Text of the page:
Is there no unity on digitalisation in EU public bodies?

There is a disjointed approach to government technologies across Europe, and it means the continent is being “left behind” in the race for digitalisation.

This is the opinion of Kim Clausen Agerskov, the Global Head of Business Development for the Public Sector at the Danish IT Consultancy firm Netcompany.

With over a decade of experience in government technologies, Agerskov has seen first-hand that Europe struggles with a tech-repetition problem, impeding real progress.

“Europe right now is being left behind by Chinese and by American [companies] because we are trying to re-invent the wheel in every country,” he explained.

“We need to start sharing a lot more, not only ideas, but also when we do custom solutions, maybe we shouldn’t make everything ourselves, but we should build on 60/70% of what has been done in another country.”

Europe was being outpaced in this area particularly compared to its greatest counterparts and competitors across the Atlantic and in the Far East, he went on to explain.

The American GovTech market was a far more integrated and streamlined system, allowing national, state, and local public bodies to access the latest capabilities to ensure citizens could be served efficiently,” he said, noting that the same was true for Asian markets.

His message was simple: starting a GovTech project from square one in each EU country was not in anyone’s interest, and, with the sheer pace of innovation improving capabilities, hardly ever necessary.

“If you have something [a tech solution] that you can deliver in 10-12 weeks, it’s better than having to start from scratch every time,” he said.

He drew examples from his native Denmark, where Netcompany has grown over more than two decades to be a vital source of tech solutions for the national government.

This is an effort that has paid off. Denmark has shot ahead of its closest rivals in the latter part of the 2010s to become the highest-ranked country in the world for digital government, according to the United Nations.

Doing so, it outperformed other powerful digital centres like Korea, Finland, and Estonia – all thanks to tech innovations that stay ahead of the curve.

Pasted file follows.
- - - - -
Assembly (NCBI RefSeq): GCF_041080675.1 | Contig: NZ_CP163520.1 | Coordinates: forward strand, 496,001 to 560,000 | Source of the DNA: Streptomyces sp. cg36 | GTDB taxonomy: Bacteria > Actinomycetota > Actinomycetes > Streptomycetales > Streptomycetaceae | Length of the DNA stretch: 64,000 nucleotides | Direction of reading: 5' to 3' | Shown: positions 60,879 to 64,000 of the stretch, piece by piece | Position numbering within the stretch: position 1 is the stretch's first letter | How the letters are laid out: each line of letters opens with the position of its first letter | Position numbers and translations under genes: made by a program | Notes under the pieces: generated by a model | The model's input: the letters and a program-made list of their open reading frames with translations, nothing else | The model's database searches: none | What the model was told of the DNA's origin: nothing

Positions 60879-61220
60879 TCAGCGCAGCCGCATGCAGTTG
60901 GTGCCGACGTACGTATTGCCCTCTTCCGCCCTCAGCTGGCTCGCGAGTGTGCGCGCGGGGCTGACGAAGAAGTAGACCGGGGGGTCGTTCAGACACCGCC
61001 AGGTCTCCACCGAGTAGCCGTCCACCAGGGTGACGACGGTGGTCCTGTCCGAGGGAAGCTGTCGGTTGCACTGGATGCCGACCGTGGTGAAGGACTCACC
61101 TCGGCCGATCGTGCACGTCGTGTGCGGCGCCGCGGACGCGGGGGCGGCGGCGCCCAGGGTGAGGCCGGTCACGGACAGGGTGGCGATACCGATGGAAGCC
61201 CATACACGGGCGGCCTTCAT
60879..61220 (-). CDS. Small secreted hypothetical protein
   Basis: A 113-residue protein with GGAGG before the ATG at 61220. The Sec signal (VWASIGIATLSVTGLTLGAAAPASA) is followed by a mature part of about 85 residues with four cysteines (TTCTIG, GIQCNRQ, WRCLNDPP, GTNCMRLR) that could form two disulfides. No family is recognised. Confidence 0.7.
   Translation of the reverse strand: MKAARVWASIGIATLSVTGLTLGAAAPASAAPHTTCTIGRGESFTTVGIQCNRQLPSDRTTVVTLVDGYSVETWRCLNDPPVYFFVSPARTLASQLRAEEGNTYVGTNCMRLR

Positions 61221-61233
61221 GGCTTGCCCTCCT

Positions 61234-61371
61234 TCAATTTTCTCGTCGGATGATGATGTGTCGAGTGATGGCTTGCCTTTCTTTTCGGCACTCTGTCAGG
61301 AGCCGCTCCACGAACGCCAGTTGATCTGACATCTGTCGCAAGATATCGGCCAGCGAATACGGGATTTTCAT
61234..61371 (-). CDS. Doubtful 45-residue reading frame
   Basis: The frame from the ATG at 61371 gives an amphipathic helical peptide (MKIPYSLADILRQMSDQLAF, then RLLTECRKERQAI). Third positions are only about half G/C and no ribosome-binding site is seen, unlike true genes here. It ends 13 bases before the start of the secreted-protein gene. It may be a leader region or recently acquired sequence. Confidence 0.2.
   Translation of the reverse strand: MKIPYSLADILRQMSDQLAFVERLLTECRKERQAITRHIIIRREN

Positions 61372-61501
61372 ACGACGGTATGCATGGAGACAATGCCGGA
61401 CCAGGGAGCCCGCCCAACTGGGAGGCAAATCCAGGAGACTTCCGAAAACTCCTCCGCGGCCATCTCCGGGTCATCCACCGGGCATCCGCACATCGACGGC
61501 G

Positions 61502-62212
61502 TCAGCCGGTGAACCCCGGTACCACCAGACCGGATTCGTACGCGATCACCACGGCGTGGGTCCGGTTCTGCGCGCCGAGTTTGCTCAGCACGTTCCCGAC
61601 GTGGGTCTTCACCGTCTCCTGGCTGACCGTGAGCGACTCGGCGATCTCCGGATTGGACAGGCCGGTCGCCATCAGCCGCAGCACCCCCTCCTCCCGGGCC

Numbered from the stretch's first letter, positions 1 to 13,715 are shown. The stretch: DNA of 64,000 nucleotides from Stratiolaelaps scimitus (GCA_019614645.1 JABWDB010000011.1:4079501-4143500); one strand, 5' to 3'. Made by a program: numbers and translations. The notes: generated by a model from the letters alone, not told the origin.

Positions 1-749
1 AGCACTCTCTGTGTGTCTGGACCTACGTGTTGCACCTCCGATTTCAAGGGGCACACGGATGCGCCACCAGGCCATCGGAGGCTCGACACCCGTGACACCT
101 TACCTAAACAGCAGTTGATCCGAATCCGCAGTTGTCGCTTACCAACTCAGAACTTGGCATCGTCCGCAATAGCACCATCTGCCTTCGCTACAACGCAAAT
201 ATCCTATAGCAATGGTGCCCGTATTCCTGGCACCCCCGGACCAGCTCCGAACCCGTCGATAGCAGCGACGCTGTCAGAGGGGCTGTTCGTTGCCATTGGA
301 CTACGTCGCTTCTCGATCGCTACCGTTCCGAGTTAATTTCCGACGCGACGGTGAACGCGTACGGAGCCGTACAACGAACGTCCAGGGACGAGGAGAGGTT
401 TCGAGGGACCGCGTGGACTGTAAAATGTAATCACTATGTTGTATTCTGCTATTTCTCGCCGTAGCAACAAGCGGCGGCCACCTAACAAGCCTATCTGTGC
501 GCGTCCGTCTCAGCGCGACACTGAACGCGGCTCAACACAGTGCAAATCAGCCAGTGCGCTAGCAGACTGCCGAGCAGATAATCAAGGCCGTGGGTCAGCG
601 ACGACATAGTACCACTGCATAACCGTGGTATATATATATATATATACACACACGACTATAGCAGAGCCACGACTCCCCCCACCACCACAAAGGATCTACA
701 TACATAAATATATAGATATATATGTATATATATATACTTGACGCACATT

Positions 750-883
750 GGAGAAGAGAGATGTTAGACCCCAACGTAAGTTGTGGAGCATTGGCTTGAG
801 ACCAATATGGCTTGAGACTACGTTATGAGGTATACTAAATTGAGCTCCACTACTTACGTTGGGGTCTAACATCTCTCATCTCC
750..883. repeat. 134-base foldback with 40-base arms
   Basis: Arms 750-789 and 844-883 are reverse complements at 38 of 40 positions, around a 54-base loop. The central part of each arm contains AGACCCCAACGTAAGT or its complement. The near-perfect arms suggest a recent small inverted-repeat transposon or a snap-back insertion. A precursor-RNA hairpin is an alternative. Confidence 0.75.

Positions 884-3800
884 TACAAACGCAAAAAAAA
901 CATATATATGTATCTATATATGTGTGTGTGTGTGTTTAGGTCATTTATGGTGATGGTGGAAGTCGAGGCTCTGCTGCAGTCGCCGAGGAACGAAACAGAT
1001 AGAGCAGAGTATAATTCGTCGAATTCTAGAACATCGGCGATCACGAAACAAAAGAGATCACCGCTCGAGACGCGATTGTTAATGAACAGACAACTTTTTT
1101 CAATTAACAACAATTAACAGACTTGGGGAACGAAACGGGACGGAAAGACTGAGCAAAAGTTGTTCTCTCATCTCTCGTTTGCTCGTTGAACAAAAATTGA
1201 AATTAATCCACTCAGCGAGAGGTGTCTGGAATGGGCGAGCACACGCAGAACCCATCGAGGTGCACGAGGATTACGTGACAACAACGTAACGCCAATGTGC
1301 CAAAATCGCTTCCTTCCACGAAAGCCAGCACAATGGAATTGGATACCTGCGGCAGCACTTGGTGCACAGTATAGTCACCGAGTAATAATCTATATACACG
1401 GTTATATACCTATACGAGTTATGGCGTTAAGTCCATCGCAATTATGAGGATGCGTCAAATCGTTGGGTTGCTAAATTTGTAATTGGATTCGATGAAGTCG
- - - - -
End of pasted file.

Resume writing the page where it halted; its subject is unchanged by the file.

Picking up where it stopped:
“A lot of these solutions are being delivered from Netcompany,” said Agerskov. “We are paying out 75% of all the benefits that are there in Denmark: child, housing, unemployment benefits – they’re quite critical for the welfare society that exists here.”

Netcompany also assists the Danish government with revenue collection, providing tech capabilities that allow the Danish government to process corporate tax and debt claims – all described by Agerskov as being “at the core of what we do.”

“We have built up in all ministries what I would call a ‘feature complete’ GovTech scenario, which means that we do have a GovTech framework that we are using and utilising.” he added.

Here lies the pivotal solution, he went on to explain: the firm has developed over 250 different projects, incorporating over 3,000 components, and all have the potential to be adapted and used elsewhere, helping to solve Europe’s tech repetition problem.

“We can take a solution and work with a government authority to help them,” he explained. “For example, we started building a medical registry in Denmark, and we can take these components and help Norwegian medicine with similar solutions.”

None of these solutions would be carbon copies, he explained, rather they would carry the core innovative elements, complemented with features that mattered in a local context.

In this way, the time taken to develop some of the most crucial, enabling and time-saving digitalisation solutions would be dramatically less than if a company had started from the beginning.

“I think there’s a lot of similarities,” Agerskov said in relation to cross-border work.